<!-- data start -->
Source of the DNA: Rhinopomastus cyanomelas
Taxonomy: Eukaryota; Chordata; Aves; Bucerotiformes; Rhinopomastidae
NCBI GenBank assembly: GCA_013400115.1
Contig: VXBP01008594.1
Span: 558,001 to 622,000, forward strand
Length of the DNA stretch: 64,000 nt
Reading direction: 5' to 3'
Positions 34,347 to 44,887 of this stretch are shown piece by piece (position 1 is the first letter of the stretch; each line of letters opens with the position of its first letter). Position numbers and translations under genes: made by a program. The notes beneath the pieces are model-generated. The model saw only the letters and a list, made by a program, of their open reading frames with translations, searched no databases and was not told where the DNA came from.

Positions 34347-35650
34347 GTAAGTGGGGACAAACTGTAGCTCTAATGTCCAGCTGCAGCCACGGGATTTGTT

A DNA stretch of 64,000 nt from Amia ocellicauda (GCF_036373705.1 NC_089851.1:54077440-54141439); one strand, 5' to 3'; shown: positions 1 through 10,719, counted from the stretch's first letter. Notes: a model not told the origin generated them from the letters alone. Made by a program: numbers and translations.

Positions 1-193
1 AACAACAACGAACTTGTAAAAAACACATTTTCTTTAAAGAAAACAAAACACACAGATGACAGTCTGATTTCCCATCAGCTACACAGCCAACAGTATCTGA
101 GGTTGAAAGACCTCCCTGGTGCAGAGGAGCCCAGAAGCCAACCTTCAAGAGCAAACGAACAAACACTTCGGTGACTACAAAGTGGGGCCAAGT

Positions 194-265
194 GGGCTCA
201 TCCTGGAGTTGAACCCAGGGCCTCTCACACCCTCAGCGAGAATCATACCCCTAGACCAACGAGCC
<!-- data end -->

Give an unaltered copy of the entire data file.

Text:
Source of the DNA: Rhinopomastus cyanomelas
Taxonomy: Eukaryota; Chordata; Aves; Bucerotiformes; Rhinopomastidae
NCBI GenBank assembly: GCA_013400115.1
Contig: VXBP01008594.1
Span: 558,001 to 622,000, forward strand
Length of the DNA stretch: 64,000 nt
Reading direction: 5' to 3'
Positions 34,347 to 44,887 of this stretch are shown piece by piece (position 1 is the first letter of the stretch; each line of letters opens with the position of its first letter). Position numbers and translations under genes: made by a program. The notes beneath the pieces are model-generated. The model saw only the letters and a list, made by a program, of their open reading frames with translations, searched no databases and was not told where the DNA came from.

Positions 34347-35650
34347 GTAAGTGGGGACAAACTGTAGCTCTAATGTCCAGCTGCAGCCACGGGATTTGTT

A DNA stretch of 64,000 nt from Amia ocellicauda (GCF_036373705.1 NC_089851.1:54077440-54141439); one strand, 5' to 3'; shown: positions 1 through 10,719, counted from the stretch's first letter. Notes: a model not told the origin generated them from the letters alone. Made by a program: numbers and translations.

Positions 1-193
1 AACAACAACGAACTTGTAAAAAACACATTTTCTTTAAAGAAAACAAAACACACAGATGACAGTCTGATTTCCCATCAGCTACACAGCCAACAGTATCTGA
101 GGTTGAAAGACCTCCCTGGTGCAGAGGAGCCCAGAAGCCAACCTTCAAGAGCAAACGAACAAACACTTCGGTGACTACAAAGTGGGGCCAAGT

Positions 194-265
194 GGGCTCA
201 TCCTGGAGTTGAACCCAGGGCCTCTCACACCCTCAGCGAGAATCATACCCCTAGACCAACGAGCC